Bowmen Of Leeds


There are are large number of good resources on the internet, including videos, on archery shooting techniques, which I will leave for your to discover in your own time.

Basic four stage techniques

The following paragraphs cover the basic steps for beginners in four stages as developed by our Secretary Carol Jinks, with acronyms as a reminder of the principle items to concentrate on at each stage.

"FAB" - Feet And Body

As with any form of ex cerci se, you should do basic stretching to warm up the muscle groups used in archery. The club can give examples of good types of ex cerci se to perform, both before and after shooting.

Start by positioning your feet either side of the shooting line, facing 90 degrees to the target. You should be in line with the centre of your designated target, such that if an arrow was placed touching the toes of both feet, it would point directly at the target. Stand up straight, with feet shoulder length apart so that your body weight is directly over your hips and in a comfortable position. Once in position, you should not need to move your feet or lower body ay all, whilst shooting a full end of arrows. Knock your arrow (always pointing down range) and check it is correctly sitting on the arrow rest.

"HASH" - Hand Arm Shoulders Head

Place the bow hand in the bow's handle such that when gentle tension is pulled on the string, the bow sits comfortably on the pad of the thumb. Point the bow at the ground in front of you. Place the fingers of the string hand with the index finger above the arrow and the next two fingers below the arrow. Never squeeze the arrow and depending on your preference, either do not touch it at all, or very gently place the top finger hardly touching the knock. Don't touch the knock with the lower fingers as this is a main reason for the arrow falling off the rest. Keep a slight tension on the string and relax the fingers of the bow hand. Don't grip the bow, the bow is kept in position with the gentle tension which is to be kept on the string from this point on. Now straighten your bow arm slightly keeping the tension in the string. The elbow of the string hand should be positioned so that the forearm is now in a straight line with the arrow. Stand up straight (bow still pointing down and forward) with you facing along the shooting line (don't face the target yet). Ensure your arms and shoulders are relaxed. Keep your head upright and breath normally as you now mental prepare yourself to shoot.

"TEAR" - Turn Extend And Raise

When you are ready to shoot, turn your head (not your body) to face the target. Your body continues to face along the shooting line. Concentrate on the centre spot. Put a little pressure on the string and extend your bow arm, but don't lock it out at maximum, just comfortably straight ready to take the strain about to be placed on it. Now raise your bow arm so the bow and arrow is pointing toward the target whilst keeping your string arm in a straight line with the arrow. This should be one smooth movement. Never raise the bow too high in case of accidental release when the arrow could go dangerously out of the controlled area. Your shoulders and bow arm should come into line, and your torso should be straight and upright, neither leaning to either side or to the front or back. Keep the elbow of the string arm high so the forearm remains in a straight line with the arrow. Take a moment to relax yourself in this "set" position.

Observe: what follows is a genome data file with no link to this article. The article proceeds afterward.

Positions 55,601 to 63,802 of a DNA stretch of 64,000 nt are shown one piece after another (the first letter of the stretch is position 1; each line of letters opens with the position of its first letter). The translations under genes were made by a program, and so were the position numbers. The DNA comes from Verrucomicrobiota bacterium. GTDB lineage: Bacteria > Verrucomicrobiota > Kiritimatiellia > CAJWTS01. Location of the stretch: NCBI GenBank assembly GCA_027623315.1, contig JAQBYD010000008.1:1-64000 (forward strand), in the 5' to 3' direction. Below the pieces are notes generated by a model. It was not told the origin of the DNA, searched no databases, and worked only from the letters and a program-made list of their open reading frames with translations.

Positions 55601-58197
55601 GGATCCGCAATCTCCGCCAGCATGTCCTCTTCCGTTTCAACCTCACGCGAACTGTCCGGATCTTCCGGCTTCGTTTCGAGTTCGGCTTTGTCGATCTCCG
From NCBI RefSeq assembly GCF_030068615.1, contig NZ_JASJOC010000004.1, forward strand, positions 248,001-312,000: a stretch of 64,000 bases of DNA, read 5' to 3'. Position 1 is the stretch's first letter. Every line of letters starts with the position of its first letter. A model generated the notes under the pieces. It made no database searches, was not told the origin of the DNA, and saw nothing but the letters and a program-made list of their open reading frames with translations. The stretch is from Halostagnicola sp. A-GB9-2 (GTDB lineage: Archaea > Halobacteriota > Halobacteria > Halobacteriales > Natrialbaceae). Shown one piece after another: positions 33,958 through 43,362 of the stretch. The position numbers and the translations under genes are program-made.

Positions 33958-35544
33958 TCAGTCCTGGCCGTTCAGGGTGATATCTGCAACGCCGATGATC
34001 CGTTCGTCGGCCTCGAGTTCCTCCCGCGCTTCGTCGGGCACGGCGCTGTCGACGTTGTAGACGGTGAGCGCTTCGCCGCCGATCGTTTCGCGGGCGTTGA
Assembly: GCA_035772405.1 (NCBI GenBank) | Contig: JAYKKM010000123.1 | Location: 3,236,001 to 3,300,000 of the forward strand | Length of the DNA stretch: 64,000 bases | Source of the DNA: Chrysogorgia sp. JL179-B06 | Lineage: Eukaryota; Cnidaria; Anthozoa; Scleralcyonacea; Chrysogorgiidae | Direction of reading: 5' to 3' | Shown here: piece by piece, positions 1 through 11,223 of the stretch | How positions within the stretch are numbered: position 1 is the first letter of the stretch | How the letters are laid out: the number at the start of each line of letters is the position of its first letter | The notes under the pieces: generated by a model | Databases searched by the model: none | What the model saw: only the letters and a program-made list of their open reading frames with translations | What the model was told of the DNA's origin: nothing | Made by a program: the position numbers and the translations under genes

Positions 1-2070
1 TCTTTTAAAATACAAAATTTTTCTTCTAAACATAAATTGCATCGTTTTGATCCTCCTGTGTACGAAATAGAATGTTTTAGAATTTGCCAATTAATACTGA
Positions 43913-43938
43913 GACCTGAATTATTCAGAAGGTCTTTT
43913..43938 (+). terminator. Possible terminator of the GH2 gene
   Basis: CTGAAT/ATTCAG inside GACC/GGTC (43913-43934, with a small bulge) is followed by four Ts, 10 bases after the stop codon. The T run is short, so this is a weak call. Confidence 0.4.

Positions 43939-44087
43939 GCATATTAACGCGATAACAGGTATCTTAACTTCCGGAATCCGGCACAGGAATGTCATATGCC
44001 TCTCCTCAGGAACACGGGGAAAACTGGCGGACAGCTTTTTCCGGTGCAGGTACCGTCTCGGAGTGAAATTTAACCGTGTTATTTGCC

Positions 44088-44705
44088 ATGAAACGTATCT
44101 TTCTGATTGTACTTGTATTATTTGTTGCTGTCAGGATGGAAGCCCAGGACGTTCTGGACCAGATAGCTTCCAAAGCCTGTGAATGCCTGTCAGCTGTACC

"DEAR" - Draw Elbow Aim Release

From the set, without moving the bow arm, draw (pull) the string, keeping the elbow high and string arm in line with the arrow throughout the draw stage, until the string makes contact with the reference points on your face (nose, lips and/or chin as you prefer) and the platform of your finger tab comes up to sit snugly under your chin. The elbow remains high as you begin to aim. When settled on the target, completely relax the string fingers in a single instance (so that you are first holding the string, then suddenly you are not!) to release the arrow, and as the arrow flies keep still and concentration on the target. With the sudden tension release, the string hand tends to move backwards, but this should not be a conscious movement backwards, simply the reaction as the string is released. The bow tends to tilt backwards, or forwards if using a long-rod, which is normal, but don't grip the bow as this happens, let the finger sling or bow sling (whichever you use) contain the bow in your hand. Only once the arrow has hit and settled in the target, should you start the "finish" stage, and bring the bow down as you relax, and prepare for the next shot.

These are the very basics of making a shot in archery for a beginner, which can be recalled on the shooting line using the following acronyms:

Ultimate consistency is the objective in archery. Once you can repeat the above procedure exactly the same every time, you will find your arrows hitting the target in exactly the same place every time, the dream of all archers! But this can only come with practice, practice, practice. You can read as much as you want on the subject, but real consistency will only ever come from hundreds of repetitions of the exactly the same movements, which in turn comes from practice.

Many thanks to Carol for preparing this introduction to shooting for the beginner.